The place, like the Spotted Owl in Cleveland's Tremont neighborhood, will feature cocktails as well as lower priced beer-and-shot combos. He's planning to have some type of eats, but he stresses the place will not be a restaurant.

He's installed a new garage door that can be opened to let in the breeze. No outdoor seating is planned yet. Hollingsworth would eventually like to have it.

 

Village Inn for sale

I had been meaning to give Village Inn Chicken owner Scott Marble a call for some time. I'd heard the Village Inn — the former Milich's Village Inn Barberton chicken restaurant — was for sale. It's actually in Norton at 4444 S. Cleveland-Massillon Road.

Marble, who bought the place in December 2014, shortly before the then owners were planning to close it, confirmed late last week what I'd found on the interwebs.  The place — which remains open — is for sale for $479,000. The purchase price includes the 2.06-acre property boasting a 10,920-square-foot restaurant with a built-out kitchen with a hood system. Also included is a liquor license.

Marble said he listed the place — with Hoff and Leigh — earlier this summer. It's the right time to sell, he said. He didn't want to give much detail, but said he's been talking with a "prospective buyer."

Marble previously owned the Dairy Queen on Portage Trail in Cuyahoga Falls. Prior to buying the Village Inn he owned the Handel's ice cream in Alliance.

Village Inn is one of the four remaining Serbian fried chicken restaurants that made Barberton the "chicken capital of the world." All of the restaurants are within a 2-mile radius. And all are known for their chicken fried in lard, fries, vinegar-based coleslaw and hot sauce — the rice, pepper and tomato mixture served with the chicken. The oldest is Belgrade Gardens, which opened in 1933. Milich's Village Inn — now just the Village Inn — opened in 1955.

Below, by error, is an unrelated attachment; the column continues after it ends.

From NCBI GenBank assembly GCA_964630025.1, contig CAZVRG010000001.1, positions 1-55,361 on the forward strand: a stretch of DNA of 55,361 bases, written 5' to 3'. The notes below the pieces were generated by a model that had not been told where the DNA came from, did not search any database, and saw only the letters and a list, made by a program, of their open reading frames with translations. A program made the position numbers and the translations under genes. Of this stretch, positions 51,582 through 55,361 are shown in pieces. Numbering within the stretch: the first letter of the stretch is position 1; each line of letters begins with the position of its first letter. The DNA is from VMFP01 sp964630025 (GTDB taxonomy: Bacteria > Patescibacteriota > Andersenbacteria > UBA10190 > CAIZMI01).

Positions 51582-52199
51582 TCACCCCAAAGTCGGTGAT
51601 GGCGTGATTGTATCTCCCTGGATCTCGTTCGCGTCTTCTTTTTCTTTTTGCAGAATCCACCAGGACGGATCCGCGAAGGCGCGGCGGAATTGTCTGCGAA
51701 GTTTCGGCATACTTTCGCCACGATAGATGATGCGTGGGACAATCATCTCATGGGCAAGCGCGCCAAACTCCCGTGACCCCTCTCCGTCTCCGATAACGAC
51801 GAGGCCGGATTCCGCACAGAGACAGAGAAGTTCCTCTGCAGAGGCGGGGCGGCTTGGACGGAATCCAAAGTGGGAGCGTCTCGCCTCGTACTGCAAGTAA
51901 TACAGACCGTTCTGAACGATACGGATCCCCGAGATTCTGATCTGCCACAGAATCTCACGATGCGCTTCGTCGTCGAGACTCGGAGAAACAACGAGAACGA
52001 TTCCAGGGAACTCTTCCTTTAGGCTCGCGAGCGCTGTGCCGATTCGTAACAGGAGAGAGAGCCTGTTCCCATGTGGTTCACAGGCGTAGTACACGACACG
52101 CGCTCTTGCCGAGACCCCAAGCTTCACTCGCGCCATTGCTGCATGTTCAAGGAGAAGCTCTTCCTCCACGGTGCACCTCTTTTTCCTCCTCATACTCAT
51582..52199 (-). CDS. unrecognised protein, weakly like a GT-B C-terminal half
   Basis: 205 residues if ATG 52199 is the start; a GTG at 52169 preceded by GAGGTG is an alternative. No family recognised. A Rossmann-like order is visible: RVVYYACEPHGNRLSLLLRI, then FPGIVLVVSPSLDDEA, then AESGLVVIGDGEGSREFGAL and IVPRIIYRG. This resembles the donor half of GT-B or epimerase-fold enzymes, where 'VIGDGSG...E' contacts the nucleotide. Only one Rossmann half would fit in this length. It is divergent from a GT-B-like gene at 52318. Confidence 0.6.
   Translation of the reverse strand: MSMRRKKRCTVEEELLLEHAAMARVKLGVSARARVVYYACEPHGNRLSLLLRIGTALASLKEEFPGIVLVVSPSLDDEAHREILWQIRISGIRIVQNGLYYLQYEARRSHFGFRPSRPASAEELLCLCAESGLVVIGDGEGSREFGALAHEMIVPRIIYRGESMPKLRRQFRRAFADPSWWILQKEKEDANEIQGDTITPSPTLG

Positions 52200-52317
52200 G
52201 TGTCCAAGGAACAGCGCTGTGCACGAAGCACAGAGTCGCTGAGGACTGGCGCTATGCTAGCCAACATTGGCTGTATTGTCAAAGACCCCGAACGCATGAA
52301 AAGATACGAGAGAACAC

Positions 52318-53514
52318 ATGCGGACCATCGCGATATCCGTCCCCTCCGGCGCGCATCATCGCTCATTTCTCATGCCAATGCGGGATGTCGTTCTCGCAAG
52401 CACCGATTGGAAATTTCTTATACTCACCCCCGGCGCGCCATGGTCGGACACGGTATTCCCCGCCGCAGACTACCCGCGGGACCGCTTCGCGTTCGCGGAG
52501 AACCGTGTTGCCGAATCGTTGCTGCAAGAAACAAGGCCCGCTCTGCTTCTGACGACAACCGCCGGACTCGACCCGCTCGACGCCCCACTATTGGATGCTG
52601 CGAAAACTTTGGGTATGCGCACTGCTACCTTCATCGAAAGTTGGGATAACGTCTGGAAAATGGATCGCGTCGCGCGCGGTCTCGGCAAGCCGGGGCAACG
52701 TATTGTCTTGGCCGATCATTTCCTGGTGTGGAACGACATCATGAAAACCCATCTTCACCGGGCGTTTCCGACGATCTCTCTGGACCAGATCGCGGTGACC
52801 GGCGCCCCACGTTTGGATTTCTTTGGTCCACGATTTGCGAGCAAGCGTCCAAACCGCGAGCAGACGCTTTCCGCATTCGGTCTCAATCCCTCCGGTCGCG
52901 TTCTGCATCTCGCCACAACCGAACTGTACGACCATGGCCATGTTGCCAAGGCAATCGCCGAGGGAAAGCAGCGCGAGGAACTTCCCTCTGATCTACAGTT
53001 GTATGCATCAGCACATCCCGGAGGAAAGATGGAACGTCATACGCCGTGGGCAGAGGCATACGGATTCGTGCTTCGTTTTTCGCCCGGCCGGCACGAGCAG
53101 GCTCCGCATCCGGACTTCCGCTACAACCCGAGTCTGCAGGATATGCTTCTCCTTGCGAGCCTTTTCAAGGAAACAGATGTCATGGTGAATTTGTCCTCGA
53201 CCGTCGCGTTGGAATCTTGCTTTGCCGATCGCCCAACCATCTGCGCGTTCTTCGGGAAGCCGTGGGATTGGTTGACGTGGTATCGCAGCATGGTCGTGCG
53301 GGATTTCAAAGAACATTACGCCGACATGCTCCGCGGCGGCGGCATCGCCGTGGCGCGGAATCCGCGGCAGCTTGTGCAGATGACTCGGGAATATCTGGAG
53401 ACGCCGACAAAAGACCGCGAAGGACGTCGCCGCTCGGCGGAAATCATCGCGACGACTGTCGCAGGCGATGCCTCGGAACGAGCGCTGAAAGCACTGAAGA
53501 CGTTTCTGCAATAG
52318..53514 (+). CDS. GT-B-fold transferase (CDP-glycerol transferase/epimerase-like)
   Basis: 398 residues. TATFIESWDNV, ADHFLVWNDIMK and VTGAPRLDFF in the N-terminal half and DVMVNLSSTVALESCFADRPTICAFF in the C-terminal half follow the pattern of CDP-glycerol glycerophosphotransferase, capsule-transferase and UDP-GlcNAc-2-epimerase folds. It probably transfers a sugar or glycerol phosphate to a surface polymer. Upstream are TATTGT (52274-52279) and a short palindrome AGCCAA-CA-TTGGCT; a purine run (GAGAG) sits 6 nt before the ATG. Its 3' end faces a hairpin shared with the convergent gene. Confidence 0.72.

The restaurant's phone is 330-825-4553.

 

'Gluten friendly' at Wally Waffle

"Gluten friendly" is the somewhat confusing term restaurants are using to describe food that is not made with flour, but cannot be billed as "gluten free."

That's because the restaurants can't guarantee that in the preparation of the food there isn't cross-contamination with gluten.

At the three Wally Waffle eateries in the area, the "gluten friendly" waffles, which are proving to be a hit, are made with brown rice flour and yellow corn flour. But the waffle irons used to cook them aren't dedicated only to these waffles.

"I simply don't have the space to add more irons," said Justin Miletti, co-owner with his brother, Josh, of the Wally Waffle eateries.

Miletti said he fiddled with the recipe for the "gluten friendly" batter until he created something that "tricked employees," who thought they were eating a traditional waffle.

The new Montrose Wally Waffle — which opened earlier this year in the Acme Plaza off state Route 18 (Medina Road) in Bath — was the first to carry the gluten-friendly waffles. They joined the menu at the locations in Akron's Highland Square and Tallmadge last week.

Miletti said the "gluten friendly" batter can be used to make most of the many types of waffles the restaurants offer, including one of my faves featuring bacon in the batter. 

 

QUICK BITES